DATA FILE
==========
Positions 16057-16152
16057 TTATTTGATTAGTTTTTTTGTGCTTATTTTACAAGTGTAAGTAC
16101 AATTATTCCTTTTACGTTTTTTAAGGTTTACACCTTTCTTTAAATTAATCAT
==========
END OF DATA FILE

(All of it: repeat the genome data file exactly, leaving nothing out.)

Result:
Positions 16057-16152
16057 TTATTTGATTAGTTTTTTTGTGCTTATTTTACAAGTGTAAGTAC
16101 AATTATTCCTTTTACGTTTTTTAAGGTTTACACCTTTCTTTAAATTAATCAT